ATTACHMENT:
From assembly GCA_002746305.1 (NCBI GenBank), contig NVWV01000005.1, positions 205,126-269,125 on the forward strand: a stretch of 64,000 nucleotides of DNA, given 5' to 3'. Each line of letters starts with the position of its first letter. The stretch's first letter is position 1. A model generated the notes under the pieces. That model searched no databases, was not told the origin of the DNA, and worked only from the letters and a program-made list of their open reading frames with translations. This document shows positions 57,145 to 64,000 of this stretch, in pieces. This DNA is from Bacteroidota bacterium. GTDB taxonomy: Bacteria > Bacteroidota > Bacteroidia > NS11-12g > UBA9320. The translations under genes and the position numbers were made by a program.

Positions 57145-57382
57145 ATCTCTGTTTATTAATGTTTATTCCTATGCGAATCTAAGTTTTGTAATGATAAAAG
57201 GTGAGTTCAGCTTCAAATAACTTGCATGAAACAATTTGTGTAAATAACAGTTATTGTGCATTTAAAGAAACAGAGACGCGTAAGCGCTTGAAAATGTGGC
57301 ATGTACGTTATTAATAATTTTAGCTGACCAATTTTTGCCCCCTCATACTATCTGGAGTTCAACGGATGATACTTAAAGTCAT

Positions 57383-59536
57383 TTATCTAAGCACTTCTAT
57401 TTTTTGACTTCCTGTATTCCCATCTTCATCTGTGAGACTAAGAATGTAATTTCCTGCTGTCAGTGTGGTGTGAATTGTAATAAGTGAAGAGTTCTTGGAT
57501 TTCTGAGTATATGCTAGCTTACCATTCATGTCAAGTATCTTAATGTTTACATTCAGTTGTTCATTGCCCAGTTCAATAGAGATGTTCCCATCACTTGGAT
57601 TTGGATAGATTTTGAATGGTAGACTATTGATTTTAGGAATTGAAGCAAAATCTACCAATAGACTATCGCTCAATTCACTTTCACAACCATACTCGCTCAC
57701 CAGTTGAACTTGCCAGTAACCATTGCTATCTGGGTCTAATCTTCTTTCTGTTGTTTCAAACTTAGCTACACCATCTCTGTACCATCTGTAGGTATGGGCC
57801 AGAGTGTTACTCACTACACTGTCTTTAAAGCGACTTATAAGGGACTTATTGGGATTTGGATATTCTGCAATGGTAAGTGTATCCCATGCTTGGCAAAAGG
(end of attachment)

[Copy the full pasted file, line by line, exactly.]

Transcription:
From assembly GCA_002746305.1 (NCBI GenBank), contig NVWV01000005.1, positions 205,126-269,125 on the forward strand: a stretch of 64,000 nucleotides of DNA, given 5' to 3'. Each line of letters starts with the position of its first letter. The stretch's first letter is position 1. A model generated the notes under the pieces. That model searched no databases, was not told the origin of the DNA, and worked only from the letters and a program-made list of their open reading frames with translations. This document shows positions 57,145 to 64,000 of this stretch, in pieces. This DNA is from Bacteroidota bacterium. GTDB taxonomy: Bacteria > Bacteroidota > Bacteroidia > NS11-12g > UBA9320. The translations under genes and the position numbers were made by a program.

Positions 57145-57382
57145 ATCTCTGTTTATTAATGTTTATTCCTATGCGAATCTAAGTTTTGTAATGATAAAAG
57201 GTGAGTTCAGCTTCAAATAACTTGCATGAAACAATTTGTGTAAATAACAGTTATTGTGCATTTAAAGAAACAGAGACGCGTAAGCGCTTGAAAATGTGGC
57301 ATGTACGTTATTAATAATTTTAGCTGACCAATTTTTGCCCCCTCATACTATCTGGAGTTCAACGGATGATACTTAAAGTCAT

Positions 57383-59536
57383 TTATCTAAGCACTTCTAT
57401 TTTTTGACTTCCTGTATTCCCATCTTCATCTGTGAGACTAAGAATGTAATTTCCTGCTGTCAGTGTGGTGTGAATTGTAATAAGTGAAGAGTTCTTGGAT
57501 TTCTGAGTATATGCTAGCTTACCATTCATGTCAAGTATCTTAATGTTTACATTCAGTTGTTCATTGCCCAGTTCAATAGAGATGTTCCCATCACTTGGAT
57601 TTGGATAGATTTTGAATGGTAGACTATTGATTTTAGGAATTGAAGCAAAATCTACCAATAGACTATCGCTCAATTCACTTTCACAACCATACTCGCTCAC
57701 CAGTTGAACTTGCCAGTAACCATTGCTATCTGGGTCTAATCTTCTTTCTGTTGTTTCAAACTTAGCTACACCATCTCTGTACCATCTGTAGGTATGGGCC
57801 AGAGTGTTACTCACTACACTGTCTTTAAAGCGACTTATAAGGGACTTATTGGGATTTGGATATTCTGCAATGGTAAGTGTATCCCATGCTTGGCAAAAGG